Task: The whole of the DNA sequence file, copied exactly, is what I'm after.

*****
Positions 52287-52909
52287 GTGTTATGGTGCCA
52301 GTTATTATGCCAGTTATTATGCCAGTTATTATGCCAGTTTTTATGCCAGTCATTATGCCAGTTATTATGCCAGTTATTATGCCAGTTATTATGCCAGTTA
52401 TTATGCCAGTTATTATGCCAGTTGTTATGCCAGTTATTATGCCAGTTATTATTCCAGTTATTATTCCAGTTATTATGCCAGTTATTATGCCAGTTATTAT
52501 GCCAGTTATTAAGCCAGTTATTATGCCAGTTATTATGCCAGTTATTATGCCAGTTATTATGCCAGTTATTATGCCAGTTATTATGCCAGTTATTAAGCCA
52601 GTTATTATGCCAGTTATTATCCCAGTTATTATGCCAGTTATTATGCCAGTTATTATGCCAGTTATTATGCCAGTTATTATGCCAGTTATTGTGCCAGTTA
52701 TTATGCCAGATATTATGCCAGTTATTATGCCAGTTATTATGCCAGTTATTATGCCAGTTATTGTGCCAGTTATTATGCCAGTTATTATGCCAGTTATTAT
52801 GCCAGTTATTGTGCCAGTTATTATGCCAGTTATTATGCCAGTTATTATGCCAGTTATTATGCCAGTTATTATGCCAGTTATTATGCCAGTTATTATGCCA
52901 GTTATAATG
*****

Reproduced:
Positions 52287-52909
52287 GTGTTATGGTGCCA
52301 GTTATTATGCCAGTTATTATGCCAGTTATTATGCCAGTTTTTATGCCAGTCATTATGCCAGTTATTATGCCAGTTATTATGCCAGTTATTATGCCAGTTA
52401 TTATGCCAGTTATTATGCCAGTTGTTATGCCAGTTATTATGCCAGTTATTATTCCAGTTATTATTCCAGTTATTATGCCAGTTATTATGCCAGTTATTAT
52501 GCCAGTTATTAAGCCAGTTATTATGCCAGTTATTATGCCAGTTATTATGCCAGTTATTATGCCAGTTATTATGCCAGTTATTATGCCAGTTATTAAGCCA
52601 GTTATTATGCCAGTTATTATCCCAGTTATTATGCCAGTTATTATGCCAGTTATTATGCCAGTTATTATGCCAGTTATTATGCCAGTTATTGTGCCAGTTA
52701 TTATGCCAGATATTATGCCAGTTATTATGCCAGTTATTATGCCAGTTATTATGCCAGTTATTGTGCCAGTTATTATGCCAGTTATTATGCCAGTTATTAT
52801 GCCAGTTATTGTGCCAGTTATTATGCCAGTTATTATGCCAGTTATTATGCCAGTTATTATGCCAGTTATTATGCCAGTTATTATGCCAGTTATTATGCCA
52901 GTTATAATG